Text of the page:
World Heritage in the High Seas: An Idea Whose Time has Come
By Fanny Douvere, Head of UNESCO’s World Heritage Marine Programme
Sunken coral islands, floating rainforests, giant undersea volcanoes or even spires of rock resembling sunken cities: none of these sites can be inscribed on the World Heritage List because they are found in the High Seas, outside of any national jurisdiction. A report launched today by UNESCO’s World Heritage Centre and International Union for Conservation of Nature (IUCN) explores the different ways the World Heritage Convention may one day apply to these wonders of the open ocean, which covers more than half the planet.
Titled World Heritage in the High Seas: An Idea Whose Time has Come, the report presents five sites that illustrate different ecosystems, from biodiversity-rich areas to the natural phenomena that can only be found in the depths of the ocean. Each of these sites could be recognized as having outstanding universal value, a key principle of the World Heritage Convention, where spectacular qualities of certain sites are seen to transcend national boundaries.
A new report explores how the World Heritage Convention could be used to protect places on the High Seas
The five sites discussed are: the Costa Rica Thermal Dome, a unique oceanic oasis, which provides critical habitat for a thriving marine life, including many endangered species; the White Shark Café, the only known gathering point for white sharks in the north Pacific; the Sargasso Sea, home to an iconic ecosystem built around a concentration of floating algae; the Lost City Hydrothermal Field, an 800 meter-deep area dominated by carbonate monoliths up to 60 meters high; and the Atlantis Bank, a sunken fossil island in the subtropical waters of the Indian Ocean.
“Just as on land, the deepest and most remote ocean harbors globally unique places that deserve recognition, just as we have given to the Grand Canyon National Park in the United States of America, to the Galápagos Islands in Ecuador or the Serengeti National Park of the United Republic of Tanzania,” stated Mechtild Rössler, Director of UNESCO’s World Heritage Centre, in the preface to the report.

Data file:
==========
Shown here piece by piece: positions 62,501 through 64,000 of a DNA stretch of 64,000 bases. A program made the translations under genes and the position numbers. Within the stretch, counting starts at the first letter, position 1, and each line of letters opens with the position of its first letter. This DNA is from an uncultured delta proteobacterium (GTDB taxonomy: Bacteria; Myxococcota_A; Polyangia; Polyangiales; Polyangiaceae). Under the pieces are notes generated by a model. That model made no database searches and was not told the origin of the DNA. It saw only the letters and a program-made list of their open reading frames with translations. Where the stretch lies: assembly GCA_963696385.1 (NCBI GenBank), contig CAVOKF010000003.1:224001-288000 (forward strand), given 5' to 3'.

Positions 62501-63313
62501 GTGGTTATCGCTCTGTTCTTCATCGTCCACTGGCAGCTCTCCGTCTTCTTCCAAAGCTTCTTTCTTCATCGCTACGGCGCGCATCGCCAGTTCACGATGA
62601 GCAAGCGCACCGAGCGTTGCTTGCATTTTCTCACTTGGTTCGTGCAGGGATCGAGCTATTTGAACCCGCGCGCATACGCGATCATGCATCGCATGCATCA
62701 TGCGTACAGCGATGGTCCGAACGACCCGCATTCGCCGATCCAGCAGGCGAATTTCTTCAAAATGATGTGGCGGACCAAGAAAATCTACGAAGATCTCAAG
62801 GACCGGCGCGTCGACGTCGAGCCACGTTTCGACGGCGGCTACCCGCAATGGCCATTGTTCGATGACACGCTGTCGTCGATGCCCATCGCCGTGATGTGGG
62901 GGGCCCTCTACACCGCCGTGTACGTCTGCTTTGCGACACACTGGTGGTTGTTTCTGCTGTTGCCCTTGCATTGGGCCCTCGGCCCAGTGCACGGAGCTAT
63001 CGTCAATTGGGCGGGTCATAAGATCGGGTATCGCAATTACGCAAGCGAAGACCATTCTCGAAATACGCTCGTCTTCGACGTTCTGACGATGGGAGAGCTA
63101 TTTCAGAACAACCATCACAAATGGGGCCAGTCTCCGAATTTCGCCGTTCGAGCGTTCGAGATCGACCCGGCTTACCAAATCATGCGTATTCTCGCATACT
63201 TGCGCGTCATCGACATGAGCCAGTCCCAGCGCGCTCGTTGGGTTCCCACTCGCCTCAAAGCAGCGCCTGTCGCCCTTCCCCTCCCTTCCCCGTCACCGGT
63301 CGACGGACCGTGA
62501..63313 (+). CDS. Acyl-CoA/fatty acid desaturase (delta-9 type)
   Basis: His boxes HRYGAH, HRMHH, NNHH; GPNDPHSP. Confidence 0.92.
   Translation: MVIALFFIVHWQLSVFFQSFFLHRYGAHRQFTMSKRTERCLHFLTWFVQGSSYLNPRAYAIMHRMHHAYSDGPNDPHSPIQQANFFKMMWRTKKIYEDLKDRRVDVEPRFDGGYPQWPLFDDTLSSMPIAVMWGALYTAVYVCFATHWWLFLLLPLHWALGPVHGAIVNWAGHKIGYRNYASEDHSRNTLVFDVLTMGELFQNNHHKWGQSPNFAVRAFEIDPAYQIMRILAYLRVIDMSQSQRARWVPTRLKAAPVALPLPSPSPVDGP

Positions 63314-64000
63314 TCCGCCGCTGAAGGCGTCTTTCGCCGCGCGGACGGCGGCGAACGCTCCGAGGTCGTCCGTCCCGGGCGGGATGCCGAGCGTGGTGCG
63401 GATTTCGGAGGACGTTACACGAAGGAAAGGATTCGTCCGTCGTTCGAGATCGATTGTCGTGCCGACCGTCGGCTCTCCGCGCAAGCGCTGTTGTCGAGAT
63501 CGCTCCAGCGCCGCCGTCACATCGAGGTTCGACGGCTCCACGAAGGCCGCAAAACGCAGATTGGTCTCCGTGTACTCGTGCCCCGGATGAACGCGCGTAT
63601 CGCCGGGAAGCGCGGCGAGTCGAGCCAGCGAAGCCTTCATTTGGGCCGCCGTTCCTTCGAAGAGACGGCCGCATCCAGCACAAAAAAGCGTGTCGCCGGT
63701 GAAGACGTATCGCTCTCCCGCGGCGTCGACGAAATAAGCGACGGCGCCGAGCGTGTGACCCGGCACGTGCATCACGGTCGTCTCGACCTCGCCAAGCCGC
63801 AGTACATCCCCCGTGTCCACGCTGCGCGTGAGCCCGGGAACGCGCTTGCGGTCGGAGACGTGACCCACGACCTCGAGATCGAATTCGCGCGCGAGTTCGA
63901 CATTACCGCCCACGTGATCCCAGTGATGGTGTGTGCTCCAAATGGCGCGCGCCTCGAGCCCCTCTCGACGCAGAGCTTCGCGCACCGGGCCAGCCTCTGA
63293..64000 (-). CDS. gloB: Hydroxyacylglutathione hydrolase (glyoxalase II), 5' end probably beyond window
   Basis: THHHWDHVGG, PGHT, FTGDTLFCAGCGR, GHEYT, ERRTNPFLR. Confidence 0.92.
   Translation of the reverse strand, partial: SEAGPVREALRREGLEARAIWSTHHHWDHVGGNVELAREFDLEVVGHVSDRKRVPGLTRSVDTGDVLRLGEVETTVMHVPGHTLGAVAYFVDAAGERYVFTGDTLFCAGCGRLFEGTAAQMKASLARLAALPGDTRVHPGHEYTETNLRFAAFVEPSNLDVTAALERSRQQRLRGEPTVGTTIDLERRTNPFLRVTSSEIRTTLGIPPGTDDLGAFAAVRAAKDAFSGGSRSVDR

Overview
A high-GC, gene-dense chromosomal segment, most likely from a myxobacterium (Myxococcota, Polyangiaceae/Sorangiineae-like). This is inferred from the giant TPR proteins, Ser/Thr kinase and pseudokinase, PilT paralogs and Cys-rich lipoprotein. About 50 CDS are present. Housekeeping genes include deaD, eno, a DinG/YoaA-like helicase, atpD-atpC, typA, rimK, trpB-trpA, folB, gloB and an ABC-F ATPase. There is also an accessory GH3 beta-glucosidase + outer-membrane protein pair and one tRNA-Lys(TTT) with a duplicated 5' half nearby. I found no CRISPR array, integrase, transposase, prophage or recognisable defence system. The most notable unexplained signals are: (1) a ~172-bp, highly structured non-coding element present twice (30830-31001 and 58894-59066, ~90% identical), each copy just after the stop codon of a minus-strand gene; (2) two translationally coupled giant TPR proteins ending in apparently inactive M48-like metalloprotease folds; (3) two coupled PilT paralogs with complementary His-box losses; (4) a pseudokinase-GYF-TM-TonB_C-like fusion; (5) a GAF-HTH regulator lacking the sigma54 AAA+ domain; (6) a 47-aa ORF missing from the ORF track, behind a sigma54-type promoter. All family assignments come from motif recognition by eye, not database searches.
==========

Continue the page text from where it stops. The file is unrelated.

The deep sea contains spectacular and unique forms of life. Images courtesy of NOAA.
Although these sites are far from our shores, they are not safe from threats, whether it be climate change, deep seabed mining, navigation or plastic pollution. For these sites to benefit from the recognition and protection of the World Heritage Convention, adjustments to the inscription process will be necessary, since only countries can propose sites for inscription, and these zones in the high seas do not fall under any national jurisdiction. The report explores three ways in which the protection of the Convention could be expanded to protect these zones in the high seas.
Unique places on the High Seas – areas outside of national jurisdiction – are threatened by pollution, overfishing, and deep-sea mining. Image courtesy of NOAA.
“The High Seas have outstanding value on the global scale, yet they have little protection,” said Dan Laffoley, Principal Advisor on Marine Science and Conservation for IUCN and co-author of the report. “These areas are exposed to threats such as pollution and over-fishing. It is therefore crucial to mobilize the international community to ensure their long-term conservation.”
This publication was made possible thanks to the Khaled bin Sultan Living Oceans Foundation, the French Marine Protected Area Agency and Jaeger-LeCoultre. The initiative also received support from and the Nekton Foundation.